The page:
GSS Year-End Celebratories (2022)
July 7, 2022
BETTY JO TEETER DOBBS PRIZE
The Betty Jo Teeter Dobbs Prize is given to an outstanding senior thesis written in the Gender & Sexuality Studies Program.
"'I still kinda don’t feel like enough': Trans*normativity, whiteness, and the diversity genderqueer & non-binary identities"
From Héctor Carrillo– “I’m sorry that I can’t be present to celebrate Sarah Eisenman’s accomplishments and this wonderful and well-deserved prize. Over the course of designing and implementing her senior thesis project, Sarah demonstrated her skills as an excellent researcher and as someone who is deeply committed to better understanding diverse gender identities and sexualities. Throughout her project, she put to work all the skills and knowledge that she acquired in her college education to imagine how best to create supports that can help genderqueer, non-binary, and trans youth enjoy a good quality of life. She demonstrated that she can translate complex academic concepts into practical ways of addressing the needs of the population she was studying. And she did all this with both enormous sensitivity and analytical rigor. Congratulations, Sarah, and my very best wishes to you as you embark on what will surely be an exciting next stage of your life.”
RAE ARLENE MOSES LEADERSHIP AWARD
This award is presented each spring to a graduating senior who has fostered initiatives and demonstrated leadership, both within the classroom and in co-curricular activities sponsored by the Gender & Sexuality Studies program.
Pamela Chen (Nominator: Ann Orloff)
From Ann Orloff – “Coming to Northwestern from a small town in Indiana, where, among other things, she stood out for her feminist convictions -- she was one of a few members of the high school feminist club -- she has displayed both intellectual and organizational leadership.
“I met Pamela in the fall of 2020 in my undergraduate class “Gender, Politics, Policy and Society,” a co-listed course in Gender and Sexuality Studies, Political Science, and Sociology. It was a large class held on Zoom, but I got to know Pamela well since she was an active participant in class discussions and the class blog and came to see me during office hours. She did extremely well – she was easily the best student in the class in terms of exams, participation and discussion posts, and submitted an excellent final paper on the topic of family leave. This was an upper-division course, with challenging materials, and she relished discussing and mastering them. Pamela later took my advanced undergraduate sociology of gender class, co-listed between GSS and Sociology, which covers some of the social aspects of gender identities, divisions of labor, and popular culture, in the spring of 2021, again excelling with a grade of “A.”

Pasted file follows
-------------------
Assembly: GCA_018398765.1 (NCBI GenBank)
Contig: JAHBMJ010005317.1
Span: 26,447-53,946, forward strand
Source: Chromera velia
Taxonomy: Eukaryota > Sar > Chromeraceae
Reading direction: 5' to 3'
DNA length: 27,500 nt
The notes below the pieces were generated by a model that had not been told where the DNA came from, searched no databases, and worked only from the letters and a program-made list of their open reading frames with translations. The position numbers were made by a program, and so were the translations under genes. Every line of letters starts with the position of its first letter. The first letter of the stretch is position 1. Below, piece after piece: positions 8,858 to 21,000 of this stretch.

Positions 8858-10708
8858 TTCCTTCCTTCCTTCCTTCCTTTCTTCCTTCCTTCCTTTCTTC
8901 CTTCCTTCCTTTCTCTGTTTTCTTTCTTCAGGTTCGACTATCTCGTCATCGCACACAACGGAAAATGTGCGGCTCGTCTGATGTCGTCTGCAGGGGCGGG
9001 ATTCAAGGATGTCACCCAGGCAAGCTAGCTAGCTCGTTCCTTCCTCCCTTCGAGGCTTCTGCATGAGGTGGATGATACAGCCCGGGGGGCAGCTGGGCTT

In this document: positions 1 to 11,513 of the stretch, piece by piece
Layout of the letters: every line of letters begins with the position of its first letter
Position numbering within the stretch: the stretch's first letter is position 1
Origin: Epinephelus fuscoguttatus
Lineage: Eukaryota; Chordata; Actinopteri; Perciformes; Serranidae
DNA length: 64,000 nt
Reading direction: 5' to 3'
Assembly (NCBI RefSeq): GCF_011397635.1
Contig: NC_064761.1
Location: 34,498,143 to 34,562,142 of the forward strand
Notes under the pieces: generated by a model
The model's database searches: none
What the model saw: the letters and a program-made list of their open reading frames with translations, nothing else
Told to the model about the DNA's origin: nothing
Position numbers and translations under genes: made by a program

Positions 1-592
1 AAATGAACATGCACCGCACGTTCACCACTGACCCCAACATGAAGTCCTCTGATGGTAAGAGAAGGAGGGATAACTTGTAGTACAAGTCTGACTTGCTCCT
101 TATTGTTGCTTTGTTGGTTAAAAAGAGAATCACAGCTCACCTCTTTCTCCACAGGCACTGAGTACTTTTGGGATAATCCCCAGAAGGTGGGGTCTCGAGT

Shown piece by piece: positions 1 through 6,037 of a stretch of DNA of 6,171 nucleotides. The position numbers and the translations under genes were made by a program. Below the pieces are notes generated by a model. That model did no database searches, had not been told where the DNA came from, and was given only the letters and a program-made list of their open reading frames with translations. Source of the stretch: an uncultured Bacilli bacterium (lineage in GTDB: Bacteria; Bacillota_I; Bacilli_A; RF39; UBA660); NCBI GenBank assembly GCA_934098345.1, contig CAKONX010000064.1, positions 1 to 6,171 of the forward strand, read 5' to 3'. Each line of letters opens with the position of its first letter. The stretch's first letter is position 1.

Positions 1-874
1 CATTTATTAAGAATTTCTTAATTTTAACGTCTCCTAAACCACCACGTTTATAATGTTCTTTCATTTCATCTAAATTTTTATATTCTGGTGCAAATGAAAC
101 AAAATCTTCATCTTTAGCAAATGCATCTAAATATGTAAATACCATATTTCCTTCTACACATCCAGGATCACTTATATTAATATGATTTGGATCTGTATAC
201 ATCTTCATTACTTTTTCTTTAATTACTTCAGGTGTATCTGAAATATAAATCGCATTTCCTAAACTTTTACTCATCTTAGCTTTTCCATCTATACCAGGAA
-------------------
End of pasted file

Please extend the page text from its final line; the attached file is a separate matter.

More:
“Pamela stands out for the extent and sophistication of her oral and written comments in class and outside of it. She is an excellent debater, who well understands how to incorporate social-scientific and historical evidence in her arguments -- no wonder her fellow students elected her Co-President of the Northwestern Political Union. She is able not only to summarize accurately the work of a wide range of scholars but to provide a keen assessment of relevant strengths and weaknesses of the competing arguments and empirical evidence. Last year, Pamela invited me to one of one of the events of Northwestern’s Political Union on the topic of parental leave; it is an issue in which we share a deep interest, and we’d discussed it a great deal in class and after. We had a number of discussions before the debate about the different possible dimensions of the policy and what social-scientific research has found about their effects; Pamela eagerly read and evaluated these materials. I was privileged to see her in action, and was impressed by her mastery of the subject, as well as her facility in leading the group. As a first-generation college student and second-generation immigrant, she has a keen sense of the challenges of inclusion and democratic participation across a range of contexts. These qualities of mind and of character will, I believe, stand her in good stead as she enters law school next year, either at Columbia or Harvard Law School, and once she embarks on a career in politics, policy or the practice of law in which she hopes to fulfill her commitment to gender equity and other forms of justice.”